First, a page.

For full text: http://www.nccte.org/publications/infosynthesis/in-brief/in-brief 23/index.asp or http://www.nccte.org/publications/infosynthesis/in-brief/in-brief 23/inbrief23-indspon.pdf.
A study investigated the influence of information technology (IT) industry-sponsored credentials commonly called IT certifications (ITCs) from both organizational and individual perspectives. Findings indicated that there was increasing acceptance, prevalence, and benefits of ITCs in business and industry. Both executives and employees reported that ITCs were of great benefit in the recruitment and job application process indicating not only specific IT knowledge and skill but also motivation and attitude. Other research studies reported similar findings that more and more IT employees have ITCs as part of their qualifications and that HR personnel and employers value ITCs as a helpful employee selection tool. Of equal importance, the studies revealed possible negative impacts such as: (1) ITCs may or may not increase the likelihood of employee turnover; (2) ITCs might actually reduce IT employees' creative problem-solving abilities; and (3) ITCs may reflect only paper-and pencil performance and not hands-on application of IT skills. Generally, research about ITCs indicated that they would remain a valued, if debated, credential in the future. (The bibliography lists 20 references.) (AJ)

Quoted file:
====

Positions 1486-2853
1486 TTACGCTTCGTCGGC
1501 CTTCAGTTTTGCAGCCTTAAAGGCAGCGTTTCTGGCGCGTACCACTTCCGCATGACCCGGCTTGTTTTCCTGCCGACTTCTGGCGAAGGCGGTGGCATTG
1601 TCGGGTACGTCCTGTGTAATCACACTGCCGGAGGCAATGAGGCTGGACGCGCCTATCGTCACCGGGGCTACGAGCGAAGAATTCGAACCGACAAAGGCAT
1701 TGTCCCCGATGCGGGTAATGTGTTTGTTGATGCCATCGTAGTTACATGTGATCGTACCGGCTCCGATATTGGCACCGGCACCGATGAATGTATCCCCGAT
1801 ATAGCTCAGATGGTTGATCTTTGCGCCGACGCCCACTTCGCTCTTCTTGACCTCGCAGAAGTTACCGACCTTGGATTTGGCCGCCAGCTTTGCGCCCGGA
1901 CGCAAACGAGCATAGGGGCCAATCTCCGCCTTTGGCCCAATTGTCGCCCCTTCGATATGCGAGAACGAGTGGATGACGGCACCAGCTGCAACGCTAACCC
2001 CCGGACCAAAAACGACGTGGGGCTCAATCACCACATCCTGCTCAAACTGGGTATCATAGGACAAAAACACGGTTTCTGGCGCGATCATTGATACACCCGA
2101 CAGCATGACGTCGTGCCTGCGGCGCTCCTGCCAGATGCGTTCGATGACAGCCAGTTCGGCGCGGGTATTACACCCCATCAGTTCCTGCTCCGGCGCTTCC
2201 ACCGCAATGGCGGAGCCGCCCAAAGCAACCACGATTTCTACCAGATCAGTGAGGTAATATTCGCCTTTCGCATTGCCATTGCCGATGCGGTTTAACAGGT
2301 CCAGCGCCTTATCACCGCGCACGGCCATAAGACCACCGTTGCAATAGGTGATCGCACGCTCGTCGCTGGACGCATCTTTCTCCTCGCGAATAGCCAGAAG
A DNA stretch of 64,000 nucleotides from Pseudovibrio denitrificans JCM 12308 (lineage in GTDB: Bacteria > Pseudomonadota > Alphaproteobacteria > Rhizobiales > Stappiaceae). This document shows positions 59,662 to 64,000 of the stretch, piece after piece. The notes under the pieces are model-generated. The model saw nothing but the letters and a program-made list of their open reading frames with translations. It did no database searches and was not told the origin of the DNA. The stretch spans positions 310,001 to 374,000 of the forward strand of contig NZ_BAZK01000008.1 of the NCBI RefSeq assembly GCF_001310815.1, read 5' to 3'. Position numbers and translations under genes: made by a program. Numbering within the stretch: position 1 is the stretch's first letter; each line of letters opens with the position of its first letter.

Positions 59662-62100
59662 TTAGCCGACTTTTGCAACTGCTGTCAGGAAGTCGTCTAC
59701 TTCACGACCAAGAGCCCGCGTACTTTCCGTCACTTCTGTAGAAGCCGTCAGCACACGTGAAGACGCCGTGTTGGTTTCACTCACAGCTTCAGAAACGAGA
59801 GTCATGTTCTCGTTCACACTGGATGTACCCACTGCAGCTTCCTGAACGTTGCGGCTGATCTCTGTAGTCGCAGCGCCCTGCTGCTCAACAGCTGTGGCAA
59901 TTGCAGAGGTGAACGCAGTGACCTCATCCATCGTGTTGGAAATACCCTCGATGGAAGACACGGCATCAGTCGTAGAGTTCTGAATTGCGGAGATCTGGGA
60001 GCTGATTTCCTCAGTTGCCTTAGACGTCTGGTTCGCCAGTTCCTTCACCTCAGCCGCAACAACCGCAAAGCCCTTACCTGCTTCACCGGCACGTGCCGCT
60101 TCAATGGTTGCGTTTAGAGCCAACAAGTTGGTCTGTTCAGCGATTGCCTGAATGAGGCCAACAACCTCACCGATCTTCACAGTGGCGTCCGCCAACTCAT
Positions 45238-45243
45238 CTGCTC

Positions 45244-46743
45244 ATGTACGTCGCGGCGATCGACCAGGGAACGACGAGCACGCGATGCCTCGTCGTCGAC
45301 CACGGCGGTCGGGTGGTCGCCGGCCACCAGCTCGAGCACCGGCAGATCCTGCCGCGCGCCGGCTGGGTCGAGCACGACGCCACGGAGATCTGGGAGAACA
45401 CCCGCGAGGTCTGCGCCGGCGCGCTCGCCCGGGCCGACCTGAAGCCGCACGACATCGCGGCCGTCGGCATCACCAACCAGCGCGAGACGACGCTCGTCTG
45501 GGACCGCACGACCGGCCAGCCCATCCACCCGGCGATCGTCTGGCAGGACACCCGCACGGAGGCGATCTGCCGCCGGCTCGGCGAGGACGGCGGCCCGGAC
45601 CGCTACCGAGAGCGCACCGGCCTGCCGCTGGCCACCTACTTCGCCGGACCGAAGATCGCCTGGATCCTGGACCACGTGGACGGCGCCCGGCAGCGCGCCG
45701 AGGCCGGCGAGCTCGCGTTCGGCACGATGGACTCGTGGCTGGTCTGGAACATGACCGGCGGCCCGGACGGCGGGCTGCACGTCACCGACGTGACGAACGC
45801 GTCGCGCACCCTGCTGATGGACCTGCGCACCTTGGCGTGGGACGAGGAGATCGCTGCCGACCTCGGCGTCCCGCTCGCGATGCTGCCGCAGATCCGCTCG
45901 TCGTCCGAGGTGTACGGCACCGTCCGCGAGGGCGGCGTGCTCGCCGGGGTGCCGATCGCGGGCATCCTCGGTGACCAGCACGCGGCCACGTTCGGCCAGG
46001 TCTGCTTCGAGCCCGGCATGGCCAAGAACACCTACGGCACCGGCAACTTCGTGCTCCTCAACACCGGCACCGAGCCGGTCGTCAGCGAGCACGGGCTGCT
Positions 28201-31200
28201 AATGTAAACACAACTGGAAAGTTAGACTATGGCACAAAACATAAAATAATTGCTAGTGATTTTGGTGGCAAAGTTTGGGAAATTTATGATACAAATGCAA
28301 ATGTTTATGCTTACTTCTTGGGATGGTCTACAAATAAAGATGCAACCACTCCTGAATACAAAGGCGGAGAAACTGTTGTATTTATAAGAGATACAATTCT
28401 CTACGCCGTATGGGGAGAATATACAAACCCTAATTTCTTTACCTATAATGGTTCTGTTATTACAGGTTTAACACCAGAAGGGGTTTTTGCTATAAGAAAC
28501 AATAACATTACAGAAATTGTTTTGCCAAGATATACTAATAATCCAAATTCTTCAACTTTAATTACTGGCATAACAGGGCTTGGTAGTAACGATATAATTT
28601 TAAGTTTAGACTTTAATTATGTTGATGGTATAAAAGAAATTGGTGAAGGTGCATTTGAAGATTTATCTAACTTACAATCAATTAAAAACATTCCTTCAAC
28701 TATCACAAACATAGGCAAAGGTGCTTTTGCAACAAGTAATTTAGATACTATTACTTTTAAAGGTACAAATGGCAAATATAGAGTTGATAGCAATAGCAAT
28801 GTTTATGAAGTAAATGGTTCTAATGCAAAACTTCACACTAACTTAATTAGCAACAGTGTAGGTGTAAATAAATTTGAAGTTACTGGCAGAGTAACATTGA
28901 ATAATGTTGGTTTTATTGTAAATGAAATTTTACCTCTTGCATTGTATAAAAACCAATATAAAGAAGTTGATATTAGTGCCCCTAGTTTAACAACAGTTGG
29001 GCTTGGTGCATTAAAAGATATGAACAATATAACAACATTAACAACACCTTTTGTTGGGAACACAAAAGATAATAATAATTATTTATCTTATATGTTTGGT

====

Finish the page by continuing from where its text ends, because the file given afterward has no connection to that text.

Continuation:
Based on "The Perceived Influence of Industry-Sponsored Credentials in the Information Technology Industry" by Kenneth Bartlett. For the full text: http://www.nccte.com/publications/infosynthesis/r&dreport/Perceiv edInfl_Bartlett.pdf.
Computer Occupations; Human Resources Professionals; Industry Based Skill Standards
1 - Available on microfiche
National Dissemination Center for Career and Technical Education, Columbus, OH.
Office of Vocational and Adult Education (ED), Washington, DC.